If you’ve had a complicated pregnancy or are wanting to use pain medication of any kind, I would highly recommend going with a hospital birth. Don’t think that if you go with a hospital birth that you won’t have any say in how your labor goes, write a birth plan, but always know that the baby really will only come out on his/her terms whether you have a birth plan or not.

2) Do you want a more intimate setting to deliver your baby?

If you are definitely committed to a labor without any pain medication and want a more personal place to bring your baby into the world, then you should research your local birthing center options. Hospitals can definitely be an intimidating place and if you’re like me, having a home birth is even more intimidating, so a birthing center may be a good middle ground. With my birthing center, I was able to go home just a few hours after having my baby. I was really happy to be home for our first night together and not be woken up extra by machines and strange noises. Although I think a lot of my comfort had to do with being a second-time mom, I probably would’ve been a lot more hesitant to take a few-hours-old baby home if it were my first time.

3) The rise of home births

Home births seem to be making a bit of a comeback now. I obviously can’t speak from experience on this one, but I know some women who have chosen a home birth and couldn’t imagine delivering any other way. If you’re home is your safe place and you’ve talked with your doctors about it, then a homebirth might be a good option for you. Some doctors and midwives will bring all the equipment right to you so you don’t have anything to worry about.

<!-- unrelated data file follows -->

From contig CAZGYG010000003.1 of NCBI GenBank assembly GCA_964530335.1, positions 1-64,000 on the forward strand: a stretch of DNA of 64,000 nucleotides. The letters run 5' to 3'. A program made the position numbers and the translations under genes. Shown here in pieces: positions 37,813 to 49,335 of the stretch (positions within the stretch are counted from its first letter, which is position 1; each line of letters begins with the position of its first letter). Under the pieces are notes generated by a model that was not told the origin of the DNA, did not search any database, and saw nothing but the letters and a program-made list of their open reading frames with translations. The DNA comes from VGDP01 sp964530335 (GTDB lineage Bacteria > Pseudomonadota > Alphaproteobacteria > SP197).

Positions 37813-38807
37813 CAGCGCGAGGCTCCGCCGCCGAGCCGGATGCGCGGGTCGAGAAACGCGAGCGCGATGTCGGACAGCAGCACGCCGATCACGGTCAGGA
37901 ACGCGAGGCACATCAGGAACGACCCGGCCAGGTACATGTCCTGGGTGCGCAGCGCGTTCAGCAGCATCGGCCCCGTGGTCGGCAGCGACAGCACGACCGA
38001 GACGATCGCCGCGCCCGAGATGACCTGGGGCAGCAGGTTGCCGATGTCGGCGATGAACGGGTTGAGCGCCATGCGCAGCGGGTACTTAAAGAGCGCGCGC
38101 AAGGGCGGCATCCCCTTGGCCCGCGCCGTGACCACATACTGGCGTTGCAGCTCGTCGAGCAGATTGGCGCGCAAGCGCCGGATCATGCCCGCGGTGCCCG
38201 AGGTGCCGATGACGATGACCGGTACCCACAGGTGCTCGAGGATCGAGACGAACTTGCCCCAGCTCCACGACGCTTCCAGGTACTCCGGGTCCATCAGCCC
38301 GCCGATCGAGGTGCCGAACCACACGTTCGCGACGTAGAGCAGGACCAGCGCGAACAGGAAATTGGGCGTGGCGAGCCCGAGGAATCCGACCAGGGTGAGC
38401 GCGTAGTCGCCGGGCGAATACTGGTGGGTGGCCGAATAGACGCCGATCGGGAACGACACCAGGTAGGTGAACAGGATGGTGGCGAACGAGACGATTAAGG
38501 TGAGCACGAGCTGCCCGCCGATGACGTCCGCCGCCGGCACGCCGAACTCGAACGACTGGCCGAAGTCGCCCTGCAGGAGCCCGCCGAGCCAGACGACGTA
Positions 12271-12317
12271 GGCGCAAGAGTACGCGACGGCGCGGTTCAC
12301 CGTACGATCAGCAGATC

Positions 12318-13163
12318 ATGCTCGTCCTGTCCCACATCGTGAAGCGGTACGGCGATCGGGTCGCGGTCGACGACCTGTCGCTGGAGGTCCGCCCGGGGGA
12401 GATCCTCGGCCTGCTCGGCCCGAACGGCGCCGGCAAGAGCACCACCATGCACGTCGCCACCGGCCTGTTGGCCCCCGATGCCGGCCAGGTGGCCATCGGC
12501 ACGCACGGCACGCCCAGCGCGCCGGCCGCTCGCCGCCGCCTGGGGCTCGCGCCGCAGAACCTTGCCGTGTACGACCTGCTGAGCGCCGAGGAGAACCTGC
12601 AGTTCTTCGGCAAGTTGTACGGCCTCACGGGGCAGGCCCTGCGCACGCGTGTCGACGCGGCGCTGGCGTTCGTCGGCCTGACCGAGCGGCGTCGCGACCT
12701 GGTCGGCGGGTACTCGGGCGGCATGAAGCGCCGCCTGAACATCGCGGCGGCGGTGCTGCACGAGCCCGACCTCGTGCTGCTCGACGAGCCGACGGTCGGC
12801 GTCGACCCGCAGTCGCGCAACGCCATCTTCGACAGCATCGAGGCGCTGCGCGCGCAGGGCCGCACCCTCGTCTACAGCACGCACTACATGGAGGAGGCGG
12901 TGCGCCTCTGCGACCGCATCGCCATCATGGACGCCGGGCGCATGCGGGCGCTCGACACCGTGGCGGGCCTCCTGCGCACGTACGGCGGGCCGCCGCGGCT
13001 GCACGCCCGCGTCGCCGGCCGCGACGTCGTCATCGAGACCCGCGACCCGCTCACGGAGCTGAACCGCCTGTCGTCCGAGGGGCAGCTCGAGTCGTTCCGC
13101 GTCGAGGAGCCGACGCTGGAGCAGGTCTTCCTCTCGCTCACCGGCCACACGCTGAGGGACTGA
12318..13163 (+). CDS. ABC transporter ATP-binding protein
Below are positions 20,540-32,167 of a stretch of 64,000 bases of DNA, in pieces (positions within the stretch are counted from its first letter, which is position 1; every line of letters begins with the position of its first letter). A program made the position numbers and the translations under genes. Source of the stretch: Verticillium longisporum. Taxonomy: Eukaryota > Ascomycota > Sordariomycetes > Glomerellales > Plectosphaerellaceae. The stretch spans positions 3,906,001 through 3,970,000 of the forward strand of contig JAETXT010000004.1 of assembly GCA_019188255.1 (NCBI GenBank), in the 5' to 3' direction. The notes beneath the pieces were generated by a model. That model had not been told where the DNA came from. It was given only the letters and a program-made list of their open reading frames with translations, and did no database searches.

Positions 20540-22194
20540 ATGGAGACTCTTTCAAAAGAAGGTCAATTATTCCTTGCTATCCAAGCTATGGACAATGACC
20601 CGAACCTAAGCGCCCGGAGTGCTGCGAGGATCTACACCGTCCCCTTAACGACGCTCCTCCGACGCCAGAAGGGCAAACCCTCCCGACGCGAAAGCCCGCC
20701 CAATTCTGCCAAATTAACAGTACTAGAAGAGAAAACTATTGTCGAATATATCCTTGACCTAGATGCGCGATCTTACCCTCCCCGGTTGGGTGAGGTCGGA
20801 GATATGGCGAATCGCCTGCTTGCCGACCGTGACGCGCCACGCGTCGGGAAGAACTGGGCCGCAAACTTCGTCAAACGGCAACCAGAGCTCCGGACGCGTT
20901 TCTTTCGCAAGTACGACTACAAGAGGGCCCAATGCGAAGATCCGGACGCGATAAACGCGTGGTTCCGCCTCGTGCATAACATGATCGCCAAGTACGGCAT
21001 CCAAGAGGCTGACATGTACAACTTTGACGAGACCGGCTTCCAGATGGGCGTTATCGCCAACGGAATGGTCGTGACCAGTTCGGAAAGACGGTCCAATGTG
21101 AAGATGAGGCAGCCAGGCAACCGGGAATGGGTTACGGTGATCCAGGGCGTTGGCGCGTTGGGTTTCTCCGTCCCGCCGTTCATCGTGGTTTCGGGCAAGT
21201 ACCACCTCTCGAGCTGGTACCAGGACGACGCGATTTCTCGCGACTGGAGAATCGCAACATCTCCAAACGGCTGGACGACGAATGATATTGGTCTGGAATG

Whichever way you choose to bring your baby into the world, just do what makes you feel safe and relaxed. If you’re relaxed and comfortable, then your baby will be too. Labor is hard, and it’s important to be in a place that helps you even if it’s just the littlest bit. With so many decisions to think about it is important to remember that no matter if you have your baby in bathtub, hospital room or in an Uber on the way to deliver, you will be a great mom to a beautiful baby!

Owning My Labor

One thing that Beth and I both think is very important in pregnancy is making it your own. Whether you’re a marathoner who proudly takes your bump on 5 mile runs every day or you’re stuck on bed-rest your entire pregnancy, embrace it and do what you feel is best for you and your baby. This goes for labor as well. I am a strong advocate for a woman’s freedom to choose her own delivery. Nine times out of ten it won’t go the way we plan it anyway. Know that you are strong and wonderful and, in the end, you get one of the greatest gifts.

My First Labor